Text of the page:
View Full Version : Sodium/Water depletion

08-15-2001, 10:57 AM
I'm doing a test run this week of carb loading/sodium depleting/water depleting for my final week before competition.

EVERYTHING seems to have sodium in it! Is the goal absolutely zero sodium during this time, or is a couple hundred mg's going to affect it?

I feel okay about everything but the damn final week. The whole water/sodium depleting, carb load thing screws me everytime. I came in retaining water last time and it sucked. I almost feel like I should not carb load or water deplete, I honestly looked better before I did this last time. Any suggestions here would be appreciated :)

08-15-2001, 11:00 AM
hey w8..good to see you here.....*grin*

umm...i always thought carb-loading made you bloat anyway? (or at least it does for me)......which is why when you go on a keto, you shed so much water that first week. You are gonna be hardpressed to find anything even whole foods, minus the sodium since it is a naturally occuring mineral....besides, doesn't that set you up fro major electrolyte imbalances and cramping? (the water depletion, plus sodium, i mean)

08-15-2001, 11:13 AM
Well, as I understand it, the manipulation of the electrolytes should follow the same course as the carb depletion & loading because the glycogen in the muscles need water to be stored; so extra water will be drawn in the the muscles giving a fuller look.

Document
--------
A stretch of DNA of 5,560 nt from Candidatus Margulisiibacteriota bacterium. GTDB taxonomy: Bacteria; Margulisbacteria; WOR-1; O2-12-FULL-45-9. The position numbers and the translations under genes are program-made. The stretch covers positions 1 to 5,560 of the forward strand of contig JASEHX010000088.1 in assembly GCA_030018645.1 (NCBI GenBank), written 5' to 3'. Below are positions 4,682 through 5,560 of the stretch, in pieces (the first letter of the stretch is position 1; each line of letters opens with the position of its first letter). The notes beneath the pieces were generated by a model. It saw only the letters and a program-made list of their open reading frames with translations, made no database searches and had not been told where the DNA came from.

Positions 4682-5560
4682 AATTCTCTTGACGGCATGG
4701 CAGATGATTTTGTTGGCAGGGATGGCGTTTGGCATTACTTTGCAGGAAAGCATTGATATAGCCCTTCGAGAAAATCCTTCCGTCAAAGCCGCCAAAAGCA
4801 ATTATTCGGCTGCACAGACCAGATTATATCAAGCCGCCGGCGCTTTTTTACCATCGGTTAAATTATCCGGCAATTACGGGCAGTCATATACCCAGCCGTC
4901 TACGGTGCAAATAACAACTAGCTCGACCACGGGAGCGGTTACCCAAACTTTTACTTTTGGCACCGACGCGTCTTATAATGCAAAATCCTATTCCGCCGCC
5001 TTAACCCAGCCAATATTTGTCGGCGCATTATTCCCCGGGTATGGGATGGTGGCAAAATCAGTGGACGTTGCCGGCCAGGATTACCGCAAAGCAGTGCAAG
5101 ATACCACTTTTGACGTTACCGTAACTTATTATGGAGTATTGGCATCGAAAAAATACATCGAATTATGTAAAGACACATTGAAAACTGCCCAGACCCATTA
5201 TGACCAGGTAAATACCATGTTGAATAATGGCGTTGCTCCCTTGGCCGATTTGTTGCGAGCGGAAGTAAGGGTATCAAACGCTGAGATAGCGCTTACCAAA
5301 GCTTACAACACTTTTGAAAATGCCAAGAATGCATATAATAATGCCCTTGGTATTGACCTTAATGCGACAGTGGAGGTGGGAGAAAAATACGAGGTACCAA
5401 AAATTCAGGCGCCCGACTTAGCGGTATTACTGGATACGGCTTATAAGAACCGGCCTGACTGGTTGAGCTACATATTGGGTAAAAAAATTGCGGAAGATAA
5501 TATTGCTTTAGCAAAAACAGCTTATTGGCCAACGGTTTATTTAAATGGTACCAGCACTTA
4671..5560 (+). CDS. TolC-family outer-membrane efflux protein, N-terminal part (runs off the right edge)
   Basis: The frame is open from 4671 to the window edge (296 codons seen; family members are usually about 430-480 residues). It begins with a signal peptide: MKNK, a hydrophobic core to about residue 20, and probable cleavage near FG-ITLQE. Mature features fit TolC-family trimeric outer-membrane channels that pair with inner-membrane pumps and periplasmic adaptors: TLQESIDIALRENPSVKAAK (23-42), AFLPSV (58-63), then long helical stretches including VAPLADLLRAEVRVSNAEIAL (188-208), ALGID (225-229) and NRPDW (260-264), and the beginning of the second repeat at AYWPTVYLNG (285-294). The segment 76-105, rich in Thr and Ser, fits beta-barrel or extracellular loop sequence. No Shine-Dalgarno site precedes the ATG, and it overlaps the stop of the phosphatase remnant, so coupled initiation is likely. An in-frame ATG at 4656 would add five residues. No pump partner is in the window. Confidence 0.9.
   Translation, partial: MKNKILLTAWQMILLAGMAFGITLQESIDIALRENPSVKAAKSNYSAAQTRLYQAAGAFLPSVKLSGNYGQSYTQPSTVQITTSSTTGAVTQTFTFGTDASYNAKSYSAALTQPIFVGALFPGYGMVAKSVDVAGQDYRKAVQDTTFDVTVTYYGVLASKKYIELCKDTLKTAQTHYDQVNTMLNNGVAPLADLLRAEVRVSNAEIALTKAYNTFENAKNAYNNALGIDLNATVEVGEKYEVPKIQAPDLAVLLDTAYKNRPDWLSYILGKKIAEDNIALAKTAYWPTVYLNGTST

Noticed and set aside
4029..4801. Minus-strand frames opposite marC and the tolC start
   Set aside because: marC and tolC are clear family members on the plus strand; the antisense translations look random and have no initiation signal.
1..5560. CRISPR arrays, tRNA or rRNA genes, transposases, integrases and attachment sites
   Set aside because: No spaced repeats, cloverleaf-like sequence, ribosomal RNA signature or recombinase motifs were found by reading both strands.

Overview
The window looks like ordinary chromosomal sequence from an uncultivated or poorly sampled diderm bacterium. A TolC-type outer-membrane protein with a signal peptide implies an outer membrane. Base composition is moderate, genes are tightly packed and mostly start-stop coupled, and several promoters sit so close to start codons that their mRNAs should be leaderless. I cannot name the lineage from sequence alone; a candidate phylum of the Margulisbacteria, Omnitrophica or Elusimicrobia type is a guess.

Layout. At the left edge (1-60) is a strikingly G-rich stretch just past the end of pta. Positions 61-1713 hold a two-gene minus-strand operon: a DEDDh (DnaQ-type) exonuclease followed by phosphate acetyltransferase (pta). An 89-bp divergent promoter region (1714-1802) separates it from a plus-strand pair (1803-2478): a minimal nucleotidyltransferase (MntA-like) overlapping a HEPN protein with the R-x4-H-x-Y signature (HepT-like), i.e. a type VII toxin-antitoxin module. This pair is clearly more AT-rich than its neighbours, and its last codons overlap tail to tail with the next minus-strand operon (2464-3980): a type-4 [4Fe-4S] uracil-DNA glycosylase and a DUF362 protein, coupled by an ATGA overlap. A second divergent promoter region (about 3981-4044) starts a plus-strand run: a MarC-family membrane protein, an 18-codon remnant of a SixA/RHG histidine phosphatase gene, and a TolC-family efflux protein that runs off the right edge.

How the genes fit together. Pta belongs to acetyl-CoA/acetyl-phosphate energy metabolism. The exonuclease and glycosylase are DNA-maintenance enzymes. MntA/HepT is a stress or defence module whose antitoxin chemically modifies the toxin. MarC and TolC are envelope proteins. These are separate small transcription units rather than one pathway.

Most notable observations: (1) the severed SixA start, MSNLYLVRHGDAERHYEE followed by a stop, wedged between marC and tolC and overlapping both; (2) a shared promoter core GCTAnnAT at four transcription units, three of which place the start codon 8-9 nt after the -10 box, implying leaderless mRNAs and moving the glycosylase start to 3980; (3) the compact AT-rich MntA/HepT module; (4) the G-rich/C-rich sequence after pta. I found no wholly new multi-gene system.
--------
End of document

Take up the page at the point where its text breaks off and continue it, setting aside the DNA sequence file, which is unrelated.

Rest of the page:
So, carb loading does make you "bloat" as you put it because of the extra water stored in the muscle. The manipulation of the electrolytes is supposed to make sure the extra water isn't stored under the skin.

.........I really don't know what the hell I'm talking about though. I can read all this crap but it doesn't mean I actually understand any of it. I must be slow :rolleyes: This is why I'm begging for help, lol. What I need is someone to point me in the direction of a book/website that explains what electrolyates do and the results of manipulating them. Thanks :)

08-15-2001, 11:21 AM
hee hee...way out of my league...but perhaps this website/book might help?


Maki Riddington
08-15-2001, 11:22 AM
I would ask Ronan or PM him.
He'll probally be able to help you.

08-15-2001, 11:48 AM